This highly partisan and creative redistricting by Republicans as well as some Democratic-controlled state legislatures weakened or eviscerated many Democratic congressional districts and forced incumbents to either retire, slug it out with another Democrat thrown into their districts, or face annihilation at the polls in November.

Ross, the Arkansas conservative Democrat who played an important role in negotiations over health care reform, and two fellow Blue Dog Democrats, Heath Shuler and Brad Miller of North Carolina, decided to retire after their districts were adversely redrawn. Democrat Jerry Costello, said he had grown tired of the commute between Illinois and Washington and decided against seeking a 13th term. House member Joe Donnelly of Indiana decided to run for the Senate and Boren said he wanted to take some time off before deciding whether to run for governor.

All six of those Democratic seats are in play, with the Republicans confident of winning most of them. “We see five seats they have just given us with retirements across the country,” said a congressional  Republican  strategist who closely follows House races. “At the end of the day, a lot of money is going to be spent for probably only like a five to ten seat switch, but I don’t think anyone is really talking about anything dramatic happening in the House this year.”

Overall, there are  currently 23 Democratic seats the Cook Political Report lists as “tossups” or leaning Democratic and 32 Republican seats considered too close to call or leaning GOP. 


House Speaker John Boehner boasted in an interview with POLITICO  earlier this year that the GOP’s hold on the House was ironclad for the coming decade, and that “I think it will be nearly impossible” for the Democrats to win back the House in November. But that was before the congressional Republicans’ approval rating hit about rock bottom, the jobless rate and economy began to improve, and Obama’s popularity topped 50 percent for the first time in over a year.

Gridlock and a near default on U.S. debt because of partisan bickering over new debt ceiling legislation have hurt the Republicans’ standing with the public. More than 70 percent of Americans disapprove of the performance by congressional Republicans, according to a recent Washington Post-ABC News poll.

And the latest House GOP budget plan drafted by Rep. Paul Ryan that would gradually change the current Medicare and Medicaid system is certain to enrage many seniors and liberal advocates for the poor. At the same time, Boehner, Majority Leader Eric Cantor of Virginia and other House GOP leaders are under pressure from rank and file to press for passage of a package of corporate and individual tax measures, regulatory relief and increased energy production to highlight their differences with Obama and shed their “do nothing” reputations. Democrats are calling these measures little more than sops to the rich and the Republicans’ corporate allies.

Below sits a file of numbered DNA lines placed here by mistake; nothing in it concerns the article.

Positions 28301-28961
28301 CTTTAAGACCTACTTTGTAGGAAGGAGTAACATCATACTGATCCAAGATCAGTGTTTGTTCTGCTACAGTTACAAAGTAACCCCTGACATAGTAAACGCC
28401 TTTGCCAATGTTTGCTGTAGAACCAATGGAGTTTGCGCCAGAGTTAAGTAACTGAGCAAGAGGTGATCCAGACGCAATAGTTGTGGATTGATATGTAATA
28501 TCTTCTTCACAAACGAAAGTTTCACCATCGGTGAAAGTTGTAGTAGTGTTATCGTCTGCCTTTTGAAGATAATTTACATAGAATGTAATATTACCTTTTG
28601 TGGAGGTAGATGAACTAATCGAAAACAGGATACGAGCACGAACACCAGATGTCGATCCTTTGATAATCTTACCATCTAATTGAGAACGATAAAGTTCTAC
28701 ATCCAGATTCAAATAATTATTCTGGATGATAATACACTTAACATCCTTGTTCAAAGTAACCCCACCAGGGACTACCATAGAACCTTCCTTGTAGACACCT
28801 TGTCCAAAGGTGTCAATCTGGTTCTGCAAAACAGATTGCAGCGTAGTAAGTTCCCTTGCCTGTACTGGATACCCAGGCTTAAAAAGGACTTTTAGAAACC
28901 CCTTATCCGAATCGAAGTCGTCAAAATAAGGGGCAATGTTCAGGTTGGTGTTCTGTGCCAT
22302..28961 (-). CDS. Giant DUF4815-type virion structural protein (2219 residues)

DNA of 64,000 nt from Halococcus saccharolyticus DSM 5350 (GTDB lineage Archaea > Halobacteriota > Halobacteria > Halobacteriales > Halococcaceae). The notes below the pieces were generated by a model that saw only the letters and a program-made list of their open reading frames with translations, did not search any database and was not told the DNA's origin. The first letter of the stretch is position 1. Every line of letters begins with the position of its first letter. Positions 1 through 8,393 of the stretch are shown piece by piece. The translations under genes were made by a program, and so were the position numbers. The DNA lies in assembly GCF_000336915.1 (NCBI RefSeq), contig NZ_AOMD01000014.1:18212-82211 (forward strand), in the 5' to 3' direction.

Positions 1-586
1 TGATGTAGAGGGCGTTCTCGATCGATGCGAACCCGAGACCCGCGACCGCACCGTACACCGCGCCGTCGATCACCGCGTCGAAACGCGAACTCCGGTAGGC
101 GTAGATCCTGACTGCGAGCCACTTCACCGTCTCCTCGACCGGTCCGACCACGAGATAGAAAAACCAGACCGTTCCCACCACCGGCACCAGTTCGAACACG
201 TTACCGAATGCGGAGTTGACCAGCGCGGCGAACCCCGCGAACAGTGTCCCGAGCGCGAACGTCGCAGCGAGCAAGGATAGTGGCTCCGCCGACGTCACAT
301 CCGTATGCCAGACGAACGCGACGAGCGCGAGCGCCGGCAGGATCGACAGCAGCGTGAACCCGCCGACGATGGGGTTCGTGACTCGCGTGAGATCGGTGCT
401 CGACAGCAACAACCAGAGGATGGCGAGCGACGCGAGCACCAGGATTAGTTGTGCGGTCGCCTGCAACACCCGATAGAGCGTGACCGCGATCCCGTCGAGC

House Democratic leaders including Minority Leader Nancy Pelosi of California and Democratic Congressional Campaign Committee Chairman Steve Israel of New York insist that control of the House is in play – although Democratic leaders generally stop well short of predicting outright victory in November.

Former Rep. David Obey, D-Wis., said yesterday that the Democrats might pull off a victory this fall “because I think the public is very uptight about what the Congress has been doing; they feel uptight about their own situation . . . and I think Mitt Romney is going to be the weakest Republican presidential candidate since Barry Goldwater.”

Former Republican Rep. Tom Davis of Virginia wrote earlier this year in Roll Call that the Democrats would need an electoral wave to take 25 seats, but it’s possible. “No presidential reelection in recent memory has yielded a 25-seat gain for the president’s party, with the exception of 1964, which was not technically a reelection,” Davis said. “Continued polarization and obstruction could create such a wave.”

“The bottom line is that there is an intense buyer’s remorse that has set in with voters over the Republican agenda and it’s capped off with the Republican plan on Medicare,” said Jesse Ferguson, national press secretary for the Democratic Congressional Campaign Committee. “That has driven dramatic movement where voters now want Democrats in control of Congress in 2012.”